cargo at an intermediate port at his expense.
6. Clean Bills o Lading: Each bill of lading states "in apparent good order and condition",
which of course refers to the cargo. If this statement is not modified by the shipowner, the

bill of lading is regarded as "clean" or "unclaused". By issuing clean bills of lading the
shipowner admits his full liability of the cargo described in the bill under the law and his
contract. This type is much favoured by banks for financial settlement purposes.
7. Claused Bills of Lading: If the shipowner does not agree with any of the statements made in
the bill of lading he will add a clause to this effect, thereby causing the bill of lading to be
termed as "unclean", "foul", or "claused". There are many recurring types of such clauses
including: inadequate packaging; "unprotected machinery; "second-hand cases; wet or
stained cartons"; "damaged crates"; "two cartons missing"; etc. The clause "shipped on deck
at owner's risk" may thus be considered to be a clause under this heading. This type of bill of
lading is usually unacceptable to a bank.
Undoubtedly, to the shipper, the most useful type of bill of lading is the clean,
negotiable "through bill" as it enables the goods to be forwarded to the point of destination
under one document, although much international trade is based on free on board (F.O.B.) or
cost, insurance, freight (C.I.F.) contracts and, with regard to the latter, the seller has no further
interest in the movement of the goods once they reach their port of destination.
Both F.O.B. and C.I.F. are two widely used types of contract of sale. F.O.B. means that
the price quoted by the vendor includes the price of the goods and all expenses up to and
including the cost of loading the goods on to the vessel. It does not include the cost of sea
freight. In the case of C.I.F., the price quoted includes the cost of the goods, the cost of insuring
the goods to destination, and the freight or cost of transport.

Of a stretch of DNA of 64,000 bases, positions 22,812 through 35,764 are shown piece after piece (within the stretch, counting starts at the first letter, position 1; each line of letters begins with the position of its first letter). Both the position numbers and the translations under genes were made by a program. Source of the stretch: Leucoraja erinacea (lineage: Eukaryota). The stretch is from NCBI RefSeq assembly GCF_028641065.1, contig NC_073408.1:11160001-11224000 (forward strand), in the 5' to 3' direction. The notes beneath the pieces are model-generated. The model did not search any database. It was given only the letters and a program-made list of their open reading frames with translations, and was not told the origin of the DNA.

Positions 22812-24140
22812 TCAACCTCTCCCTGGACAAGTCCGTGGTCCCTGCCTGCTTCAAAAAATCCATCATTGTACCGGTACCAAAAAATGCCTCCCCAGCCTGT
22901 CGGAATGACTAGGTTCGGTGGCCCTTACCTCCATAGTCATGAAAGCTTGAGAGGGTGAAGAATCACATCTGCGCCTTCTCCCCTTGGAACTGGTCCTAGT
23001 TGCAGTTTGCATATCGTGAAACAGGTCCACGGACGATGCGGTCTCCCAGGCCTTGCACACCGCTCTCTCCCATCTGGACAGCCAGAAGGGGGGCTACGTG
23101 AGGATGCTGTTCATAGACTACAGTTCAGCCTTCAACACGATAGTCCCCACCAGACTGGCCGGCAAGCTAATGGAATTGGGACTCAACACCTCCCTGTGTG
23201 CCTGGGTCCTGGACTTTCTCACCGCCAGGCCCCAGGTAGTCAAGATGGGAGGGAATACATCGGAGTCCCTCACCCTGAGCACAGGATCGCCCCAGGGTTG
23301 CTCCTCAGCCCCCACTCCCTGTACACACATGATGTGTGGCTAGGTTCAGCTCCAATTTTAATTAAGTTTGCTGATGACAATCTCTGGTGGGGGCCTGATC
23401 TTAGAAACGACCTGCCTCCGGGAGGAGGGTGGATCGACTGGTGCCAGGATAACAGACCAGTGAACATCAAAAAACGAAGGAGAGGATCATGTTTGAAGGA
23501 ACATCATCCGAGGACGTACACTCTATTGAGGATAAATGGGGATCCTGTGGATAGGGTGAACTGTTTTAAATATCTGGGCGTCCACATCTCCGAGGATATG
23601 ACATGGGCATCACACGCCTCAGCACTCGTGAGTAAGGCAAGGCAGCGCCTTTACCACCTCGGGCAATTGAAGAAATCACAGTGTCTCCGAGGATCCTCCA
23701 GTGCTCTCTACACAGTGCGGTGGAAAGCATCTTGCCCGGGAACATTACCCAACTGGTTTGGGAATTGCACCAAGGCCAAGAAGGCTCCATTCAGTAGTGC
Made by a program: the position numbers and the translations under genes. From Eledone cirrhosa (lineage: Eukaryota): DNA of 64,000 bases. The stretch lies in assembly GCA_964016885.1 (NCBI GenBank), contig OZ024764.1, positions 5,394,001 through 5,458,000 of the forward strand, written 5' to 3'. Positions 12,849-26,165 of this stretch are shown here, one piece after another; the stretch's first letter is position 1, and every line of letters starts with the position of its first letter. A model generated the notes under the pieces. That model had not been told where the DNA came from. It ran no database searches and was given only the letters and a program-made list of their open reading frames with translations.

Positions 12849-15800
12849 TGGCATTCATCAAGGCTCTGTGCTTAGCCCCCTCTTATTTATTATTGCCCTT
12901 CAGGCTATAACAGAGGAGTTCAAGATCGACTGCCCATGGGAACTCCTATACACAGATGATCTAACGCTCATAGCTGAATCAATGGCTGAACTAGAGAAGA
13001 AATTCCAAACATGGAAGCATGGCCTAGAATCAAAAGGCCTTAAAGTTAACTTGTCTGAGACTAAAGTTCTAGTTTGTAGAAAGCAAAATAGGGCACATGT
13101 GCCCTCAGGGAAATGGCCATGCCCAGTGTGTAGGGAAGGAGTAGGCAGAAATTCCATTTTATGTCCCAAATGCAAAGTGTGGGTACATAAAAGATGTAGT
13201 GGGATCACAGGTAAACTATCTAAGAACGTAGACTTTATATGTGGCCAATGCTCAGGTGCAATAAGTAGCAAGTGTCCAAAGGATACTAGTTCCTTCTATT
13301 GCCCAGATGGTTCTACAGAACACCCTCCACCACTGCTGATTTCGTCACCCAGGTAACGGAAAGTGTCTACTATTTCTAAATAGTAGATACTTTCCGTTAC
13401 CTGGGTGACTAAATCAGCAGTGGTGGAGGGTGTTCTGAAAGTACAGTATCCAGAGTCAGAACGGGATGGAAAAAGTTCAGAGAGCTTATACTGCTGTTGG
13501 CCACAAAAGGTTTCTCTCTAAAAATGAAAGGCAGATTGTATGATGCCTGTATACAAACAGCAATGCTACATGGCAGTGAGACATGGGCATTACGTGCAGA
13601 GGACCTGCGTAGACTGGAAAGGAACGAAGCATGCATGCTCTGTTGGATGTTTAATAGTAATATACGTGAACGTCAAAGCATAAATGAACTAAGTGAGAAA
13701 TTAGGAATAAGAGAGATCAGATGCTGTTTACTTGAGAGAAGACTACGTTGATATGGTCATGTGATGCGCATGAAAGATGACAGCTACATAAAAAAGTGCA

What does the "Shipped Bill of Lading" confirm?

Why is this type of B/L most satisfactory?
How does the "Received B/L differ from the "Shipped B/L"?
When is the "Through B/L" used?
Where is this type of B/L particularly applied and why?
Explain the "Groupage B/L" and its function, in particular with containers.
Explain the meaning of the abbreviations FCL and LCL in connection with Groupage
B/L (see Unit l).
In what does a "clean B/L" differ from a "claused B/L"?
Give some other terms for a "claused B/L".
Why is the clean, negotiable "through Bill of Lading" the most useful type of B/L to the
Explain and discuss the trade clauses abbreviated by F.O.B. and C.I.F.

1. State which type of B/L is described in each of the following statements:
(a) B/L issued to a shipper when he delivers the goods into the custody of the shipowner
or his agent (e.g. wharfinger or dock authority) before the ship has arrived or before
the ship is ready to receive the goods;

(b) B/L covering the carriage of goods to its destination partly by sea and partly
overland, or where sea transport occurs by two or more ships;
(c) B/L containing clauses that the goods or the packaging are not satisfactory, or that
the contents, weight, measurement, quality, or technical specification of the goods are
not known to the carrier;